A 1,300-year-old ancient village has been found in Arizona's Petrified Forest National Park.
The village was found a year after archeologist found a similar site close by. Both villages are comprised of similar slab-lined pit-houses. The artifacts found at the site were primarily stone tools, including spear points, scrapers and knives made out of petrified wood, shells and small early ceramics.
The first site was suspected to be a trade house of some kind.
"There are not a lot of national parks that have the opportunity to get bigger like this to protect sites and produce future research," Reitze told ABC News. "A lot of archaeology happens in response to development. What makes this unique is new sites are discovered, research [is] being done and all these sites are being protected, all at once."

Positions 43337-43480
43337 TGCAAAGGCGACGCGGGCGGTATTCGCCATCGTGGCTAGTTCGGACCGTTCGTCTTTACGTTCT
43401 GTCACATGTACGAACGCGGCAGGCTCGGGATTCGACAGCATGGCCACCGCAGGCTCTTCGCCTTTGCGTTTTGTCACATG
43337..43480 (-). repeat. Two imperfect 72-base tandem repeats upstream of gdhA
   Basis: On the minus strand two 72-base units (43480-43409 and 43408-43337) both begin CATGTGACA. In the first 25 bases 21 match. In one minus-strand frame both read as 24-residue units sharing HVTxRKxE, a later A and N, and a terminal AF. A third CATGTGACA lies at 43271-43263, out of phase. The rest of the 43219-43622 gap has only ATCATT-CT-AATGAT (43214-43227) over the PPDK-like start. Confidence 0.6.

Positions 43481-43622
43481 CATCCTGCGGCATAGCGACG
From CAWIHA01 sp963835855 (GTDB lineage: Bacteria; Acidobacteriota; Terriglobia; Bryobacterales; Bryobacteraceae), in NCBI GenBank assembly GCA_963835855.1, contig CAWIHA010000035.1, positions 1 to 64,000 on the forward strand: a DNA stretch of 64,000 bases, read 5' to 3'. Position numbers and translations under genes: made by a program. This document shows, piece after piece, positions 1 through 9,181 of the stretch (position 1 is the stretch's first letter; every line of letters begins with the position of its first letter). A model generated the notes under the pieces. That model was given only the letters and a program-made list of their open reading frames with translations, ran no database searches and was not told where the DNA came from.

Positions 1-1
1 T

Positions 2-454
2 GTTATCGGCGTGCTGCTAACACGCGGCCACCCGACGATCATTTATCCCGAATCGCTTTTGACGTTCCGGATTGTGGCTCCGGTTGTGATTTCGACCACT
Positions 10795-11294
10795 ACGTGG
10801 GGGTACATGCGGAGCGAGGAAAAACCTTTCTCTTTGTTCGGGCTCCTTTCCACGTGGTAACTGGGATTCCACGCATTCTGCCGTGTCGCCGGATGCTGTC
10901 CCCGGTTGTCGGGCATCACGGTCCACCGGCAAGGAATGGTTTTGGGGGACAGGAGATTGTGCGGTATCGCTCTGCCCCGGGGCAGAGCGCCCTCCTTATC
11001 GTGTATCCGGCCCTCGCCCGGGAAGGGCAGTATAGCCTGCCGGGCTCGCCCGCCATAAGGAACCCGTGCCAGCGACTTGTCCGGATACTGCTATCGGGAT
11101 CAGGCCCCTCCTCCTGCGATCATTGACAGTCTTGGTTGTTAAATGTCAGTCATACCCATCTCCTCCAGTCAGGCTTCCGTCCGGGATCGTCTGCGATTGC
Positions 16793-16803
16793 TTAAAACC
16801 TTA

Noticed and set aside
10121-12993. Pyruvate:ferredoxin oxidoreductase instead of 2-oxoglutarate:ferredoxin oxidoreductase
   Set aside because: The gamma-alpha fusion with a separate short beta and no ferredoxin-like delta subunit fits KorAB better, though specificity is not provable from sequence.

The origin of the people who lived there has not been specified, but the site is split between Navajo and Apache counties.